But then, there's a reason it was voted one of the top twenty tech flops of 2006, and nobody WANTS to write games for it. (and the developers who do say "Write the PS/3 version first, by comparison versions for the other consoles are a cakewalk)


Developers will have just have to learn to write multi-threaded games for multi-core systems because it's the way IT is heading.

It's far more practical to stick several cores in a system than it is to try and build smaller and smaller switches to gain every last MHz out of a single core CPU. It's both more practical in terms of overall system performance and in terms cost.

Reply Score: 1

Laurence Member since:
2007-03-26

Developers will have just have to learn to write multi-threaded games for multi-core systems because it's the way IT is heading. It's far more practical to stick several cores in a system than it is to try and build smaller and smaller switches to gain every last MHz out of a single core CPU. It's both more practical in terms of overall system performance and in terms cost.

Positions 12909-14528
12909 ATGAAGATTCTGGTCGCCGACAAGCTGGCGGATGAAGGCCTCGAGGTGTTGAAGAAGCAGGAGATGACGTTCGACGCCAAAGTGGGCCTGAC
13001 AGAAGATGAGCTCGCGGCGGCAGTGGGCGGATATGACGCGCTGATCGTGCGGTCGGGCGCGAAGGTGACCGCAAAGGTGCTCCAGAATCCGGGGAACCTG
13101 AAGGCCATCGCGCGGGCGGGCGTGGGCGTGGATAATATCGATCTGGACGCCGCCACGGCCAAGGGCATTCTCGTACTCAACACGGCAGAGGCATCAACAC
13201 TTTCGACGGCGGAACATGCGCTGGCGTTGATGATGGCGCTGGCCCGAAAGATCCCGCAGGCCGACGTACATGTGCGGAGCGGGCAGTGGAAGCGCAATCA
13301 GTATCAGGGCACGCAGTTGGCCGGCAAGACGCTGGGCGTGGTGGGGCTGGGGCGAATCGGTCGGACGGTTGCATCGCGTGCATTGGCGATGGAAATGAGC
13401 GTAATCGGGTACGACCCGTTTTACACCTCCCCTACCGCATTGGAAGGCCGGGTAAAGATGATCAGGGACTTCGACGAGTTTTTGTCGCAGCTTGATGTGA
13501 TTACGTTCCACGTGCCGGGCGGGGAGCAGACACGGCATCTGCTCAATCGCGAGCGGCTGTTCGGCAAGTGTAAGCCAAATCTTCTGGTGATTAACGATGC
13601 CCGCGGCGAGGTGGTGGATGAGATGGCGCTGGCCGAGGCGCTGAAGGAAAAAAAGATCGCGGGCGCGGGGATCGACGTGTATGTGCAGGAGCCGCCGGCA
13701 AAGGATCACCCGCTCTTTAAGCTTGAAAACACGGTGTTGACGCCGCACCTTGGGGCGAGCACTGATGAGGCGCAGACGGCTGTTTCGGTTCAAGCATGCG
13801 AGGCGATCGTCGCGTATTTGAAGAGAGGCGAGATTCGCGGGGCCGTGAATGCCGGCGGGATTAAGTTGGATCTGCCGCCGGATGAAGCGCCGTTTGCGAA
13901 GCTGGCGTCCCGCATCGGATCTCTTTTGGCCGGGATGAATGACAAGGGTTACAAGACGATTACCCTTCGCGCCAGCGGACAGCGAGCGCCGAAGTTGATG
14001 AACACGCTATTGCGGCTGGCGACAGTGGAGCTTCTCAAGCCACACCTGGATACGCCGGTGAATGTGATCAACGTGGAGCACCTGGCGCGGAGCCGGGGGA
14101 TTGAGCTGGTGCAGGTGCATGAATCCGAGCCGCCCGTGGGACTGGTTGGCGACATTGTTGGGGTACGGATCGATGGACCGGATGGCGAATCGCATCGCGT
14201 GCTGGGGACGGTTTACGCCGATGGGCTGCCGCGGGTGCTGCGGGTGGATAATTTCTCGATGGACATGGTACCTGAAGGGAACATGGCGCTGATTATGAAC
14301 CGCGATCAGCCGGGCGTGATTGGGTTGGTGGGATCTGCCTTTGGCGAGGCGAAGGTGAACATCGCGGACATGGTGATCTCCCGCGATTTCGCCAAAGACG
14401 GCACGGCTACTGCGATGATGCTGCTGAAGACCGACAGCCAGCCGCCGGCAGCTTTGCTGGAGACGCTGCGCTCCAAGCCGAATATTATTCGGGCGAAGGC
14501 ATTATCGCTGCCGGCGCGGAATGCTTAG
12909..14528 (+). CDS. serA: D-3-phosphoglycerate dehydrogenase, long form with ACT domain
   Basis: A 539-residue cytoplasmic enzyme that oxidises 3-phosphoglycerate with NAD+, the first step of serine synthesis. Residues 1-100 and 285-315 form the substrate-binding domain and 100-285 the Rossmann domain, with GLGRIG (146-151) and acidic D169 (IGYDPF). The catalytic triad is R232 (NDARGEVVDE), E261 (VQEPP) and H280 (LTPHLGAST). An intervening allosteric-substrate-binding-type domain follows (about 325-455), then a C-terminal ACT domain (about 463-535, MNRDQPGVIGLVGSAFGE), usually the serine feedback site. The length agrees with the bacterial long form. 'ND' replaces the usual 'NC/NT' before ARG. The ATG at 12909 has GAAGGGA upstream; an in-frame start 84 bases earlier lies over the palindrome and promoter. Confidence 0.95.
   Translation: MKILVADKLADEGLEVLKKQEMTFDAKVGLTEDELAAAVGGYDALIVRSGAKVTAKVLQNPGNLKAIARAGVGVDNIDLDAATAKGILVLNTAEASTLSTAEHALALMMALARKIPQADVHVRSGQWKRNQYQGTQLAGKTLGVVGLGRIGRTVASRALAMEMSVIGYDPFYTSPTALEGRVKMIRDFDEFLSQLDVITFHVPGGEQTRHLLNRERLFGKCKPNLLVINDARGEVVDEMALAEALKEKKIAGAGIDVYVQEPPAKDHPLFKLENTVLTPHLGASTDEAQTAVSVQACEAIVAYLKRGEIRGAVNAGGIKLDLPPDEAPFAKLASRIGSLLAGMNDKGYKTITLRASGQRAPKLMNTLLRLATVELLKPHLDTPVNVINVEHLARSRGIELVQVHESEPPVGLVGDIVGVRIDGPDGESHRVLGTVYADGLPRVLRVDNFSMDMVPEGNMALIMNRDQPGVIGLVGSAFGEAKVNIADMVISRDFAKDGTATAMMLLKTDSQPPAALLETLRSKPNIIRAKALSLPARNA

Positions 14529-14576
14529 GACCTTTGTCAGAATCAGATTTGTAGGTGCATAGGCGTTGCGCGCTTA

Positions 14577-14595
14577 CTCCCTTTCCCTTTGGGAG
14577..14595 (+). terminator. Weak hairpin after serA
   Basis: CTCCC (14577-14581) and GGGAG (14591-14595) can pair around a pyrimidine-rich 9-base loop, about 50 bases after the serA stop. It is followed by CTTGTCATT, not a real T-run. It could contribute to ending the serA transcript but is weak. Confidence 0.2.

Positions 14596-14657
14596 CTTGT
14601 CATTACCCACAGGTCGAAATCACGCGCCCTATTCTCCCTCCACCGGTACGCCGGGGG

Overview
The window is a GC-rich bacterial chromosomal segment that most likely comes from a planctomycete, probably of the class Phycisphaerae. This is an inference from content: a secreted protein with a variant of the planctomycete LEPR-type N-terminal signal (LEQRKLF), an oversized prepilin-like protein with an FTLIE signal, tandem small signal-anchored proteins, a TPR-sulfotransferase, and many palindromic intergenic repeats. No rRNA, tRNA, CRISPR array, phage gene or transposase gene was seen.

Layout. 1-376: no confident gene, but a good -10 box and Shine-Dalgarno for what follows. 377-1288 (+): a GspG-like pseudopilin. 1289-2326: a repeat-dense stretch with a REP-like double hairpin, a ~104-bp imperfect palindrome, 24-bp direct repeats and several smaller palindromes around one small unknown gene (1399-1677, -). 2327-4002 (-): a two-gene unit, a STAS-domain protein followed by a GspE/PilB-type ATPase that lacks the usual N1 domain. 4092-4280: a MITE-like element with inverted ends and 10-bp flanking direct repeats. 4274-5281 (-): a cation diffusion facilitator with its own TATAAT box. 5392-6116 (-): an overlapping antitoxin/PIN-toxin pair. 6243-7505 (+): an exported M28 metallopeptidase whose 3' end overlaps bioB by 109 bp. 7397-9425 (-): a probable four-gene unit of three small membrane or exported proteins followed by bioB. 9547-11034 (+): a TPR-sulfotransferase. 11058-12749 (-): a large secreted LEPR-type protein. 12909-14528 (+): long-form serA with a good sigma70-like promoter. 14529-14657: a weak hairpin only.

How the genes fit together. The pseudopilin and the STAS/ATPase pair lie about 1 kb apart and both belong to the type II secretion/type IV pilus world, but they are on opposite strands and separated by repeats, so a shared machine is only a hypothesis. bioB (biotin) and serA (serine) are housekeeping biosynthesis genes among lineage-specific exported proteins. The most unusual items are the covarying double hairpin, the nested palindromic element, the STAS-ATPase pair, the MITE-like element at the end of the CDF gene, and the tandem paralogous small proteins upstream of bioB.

While I don't have a problem with being modded down, at least reply and explain why you disagree.

If I'm wrong then I want to know why so I don't continue to spout inaccurate information.


(hit-and-run modding should only be applicable for removing trolls - and I clearly wasn't trolling).

Reply Score: 3

deathshadow Member since:
2005-07-12

The problem is not writing multithreaded multi-cpu - you can write multi-threaded multi-cpu for windows and nobody complains about it there. The problem is that the API provided to developers is such a convoluted MESS that it makes X11 look well thought out...